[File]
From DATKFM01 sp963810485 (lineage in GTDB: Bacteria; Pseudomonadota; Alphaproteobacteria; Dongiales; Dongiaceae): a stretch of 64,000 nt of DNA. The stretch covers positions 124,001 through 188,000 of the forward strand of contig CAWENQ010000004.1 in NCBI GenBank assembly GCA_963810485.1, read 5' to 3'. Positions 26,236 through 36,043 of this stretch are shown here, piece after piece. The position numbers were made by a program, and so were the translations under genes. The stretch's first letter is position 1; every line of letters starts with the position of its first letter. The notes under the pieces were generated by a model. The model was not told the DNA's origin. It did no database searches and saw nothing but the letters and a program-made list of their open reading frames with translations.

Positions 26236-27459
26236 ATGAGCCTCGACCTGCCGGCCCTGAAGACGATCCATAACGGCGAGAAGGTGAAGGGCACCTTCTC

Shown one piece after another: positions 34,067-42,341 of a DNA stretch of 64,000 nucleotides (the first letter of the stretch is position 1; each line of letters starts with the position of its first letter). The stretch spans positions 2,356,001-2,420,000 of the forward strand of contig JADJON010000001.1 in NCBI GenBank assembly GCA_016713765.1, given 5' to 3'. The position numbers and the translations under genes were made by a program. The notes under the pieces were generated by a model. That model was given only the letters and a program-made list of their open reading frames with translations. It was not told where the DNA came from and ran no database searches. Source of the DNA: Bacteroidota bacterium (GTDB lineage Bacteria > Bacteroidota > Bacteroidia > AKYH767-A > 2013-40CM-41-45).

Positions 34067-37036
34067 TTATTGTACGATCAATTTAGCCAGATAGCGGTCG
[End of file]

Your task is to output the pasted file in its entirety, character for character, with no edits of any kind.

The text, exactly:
From DATKFM01 sp963810485 (lineage in GTDB: Bacteria; Pseudomonadota; Alphaproteobacteria; Dongiales; Dongiaceae): a stretch of 64,000 nt of DNA. The stretch covers positions 124,001 through 188,000 of the forward strand of contig CAWENQ010000004.1 in NCBI GenBank assembly GCA_963810485.1, read 5' to 3'. Positions 26,236 through 36,043 of this stretch are shown here, piece after piece. The position numbers were made by a program, and so were the translations under genes. The stretch's first letter is position 1; every line of letters starts with the position of its first letter. The notes under the pieces were generated by a model. The model was not told the DNA's origin. It did no database searches and saw nothing but the letters and a program-made list of their open reading frames with translations.

Positions 26236-27459
26236 ATGAGCCTCGACCTGCCGGCCCTGAAGACGATCCATAACGGCGAGAAGGTGAAGGGCACCTTCTC

Shown one piece after another: positions 34,067-42,341 of a DNA stretch of 64,000 nucleotides (the first letter of the stretch is position 1; each line of letters starts with the position of its first letter). The stretch spans positions 2,356,001-2,420,000 of the forward strand of contig JADJON010000001.1 in NCBI GenBank assembly GCA_016713765.1, given 5' to 3'. The position numbers and the translations under genes were made by a program. The notes under the pieces were generated by a model. That model was given only the letters and a program-made list of their open reading frames with translations. It was not told where the DNA came from and ran no database searches. Source of the DNA: Bacteroidota bacterium (GTDB lineage Bacteria > Bacteroidota > Bacteroidia > AKYH767-A > 2013-40CM-41-45).

Positions 34067-37036
34067 TTATTGTACGATCAATTTAGCCAGATAGCGGTCG